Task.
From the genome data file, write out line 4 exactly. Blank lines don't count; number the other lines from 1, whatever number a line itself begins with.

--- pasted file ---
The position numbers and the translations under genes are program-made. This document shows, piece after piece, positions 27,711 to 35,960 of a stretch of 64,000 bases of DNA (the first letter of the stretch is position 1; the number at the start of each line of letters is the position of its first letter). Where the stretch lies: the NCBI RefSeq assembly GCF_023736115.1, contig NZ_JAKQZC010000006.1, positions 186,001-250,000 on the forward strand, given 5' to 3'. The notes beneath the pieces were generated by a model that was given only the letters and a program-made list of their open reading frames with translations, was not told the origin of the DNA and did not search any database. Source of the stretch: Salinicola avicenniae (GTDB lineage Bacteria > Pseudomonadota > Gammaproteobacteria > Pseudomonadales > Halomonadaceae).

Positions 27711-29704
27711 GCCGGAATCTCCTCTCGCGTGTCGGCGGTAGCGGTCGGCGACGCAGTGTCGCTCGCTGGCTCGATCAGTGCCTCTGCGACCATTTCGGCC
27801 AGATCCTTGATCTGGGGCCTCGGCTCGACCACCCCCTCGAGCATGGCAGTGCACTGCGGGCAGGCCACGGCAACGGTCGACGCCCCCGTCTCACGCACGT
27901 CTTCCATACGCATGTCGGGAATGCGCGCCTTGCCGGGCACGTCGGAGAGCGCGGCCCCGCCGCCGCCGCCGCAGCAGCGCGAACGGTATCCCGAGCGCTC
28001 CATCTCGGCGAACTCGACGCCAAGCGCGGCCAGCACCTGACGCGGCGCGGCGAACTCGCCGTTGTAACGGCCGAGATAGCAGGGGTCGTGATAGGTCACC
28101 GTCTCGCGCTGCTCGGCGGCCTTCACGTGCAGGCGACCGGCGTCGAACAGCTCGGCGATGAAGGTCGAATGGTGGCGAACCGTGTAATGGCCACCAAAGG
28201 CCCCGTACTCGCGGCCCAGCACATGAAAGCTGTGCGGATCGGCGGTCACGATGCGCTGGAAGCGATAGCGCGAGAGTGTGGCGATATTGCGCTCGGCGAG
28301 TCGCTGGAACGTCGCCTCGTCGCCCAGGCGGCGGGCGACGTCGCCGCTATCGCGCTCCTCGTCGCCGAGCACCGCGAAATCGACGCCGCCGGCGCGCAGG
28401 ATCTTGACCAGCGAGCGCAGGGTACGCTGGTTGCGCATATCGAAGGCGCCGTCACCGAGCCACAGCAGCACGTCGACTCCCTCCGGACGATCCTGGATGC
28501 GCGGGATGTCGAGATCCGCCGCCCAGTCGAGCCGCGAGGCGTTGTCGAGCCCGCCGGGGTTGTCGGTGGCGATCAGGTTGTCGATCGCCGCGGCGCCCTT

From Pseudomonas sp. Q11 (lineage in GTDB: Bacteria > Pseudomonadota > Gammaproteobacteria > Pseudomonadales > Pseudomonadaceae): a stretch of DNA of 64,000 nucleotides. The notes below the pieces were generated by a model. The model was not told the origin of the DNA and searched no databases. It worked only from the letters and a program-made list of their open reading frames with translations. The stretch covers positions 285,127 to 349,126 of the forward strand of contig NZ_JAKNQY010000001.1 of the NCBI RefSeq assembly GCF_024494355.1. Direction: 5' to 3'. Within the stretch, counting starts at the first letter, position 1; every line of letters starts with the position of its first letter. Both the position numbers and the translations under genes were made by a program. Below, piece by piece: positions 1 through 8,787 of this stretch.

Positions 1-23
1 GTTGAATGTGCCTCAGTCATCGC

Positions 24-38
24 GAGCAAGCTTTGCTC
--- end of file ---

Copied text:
27801 AGATCCTTGATCTGGGGCCTCGGCTCGACCACCCCCTCGAGCATGGCAGTGCACTGCGGGCAGGCCACGGCAACGGTCGACGCCCCCGTCTCACGCACGT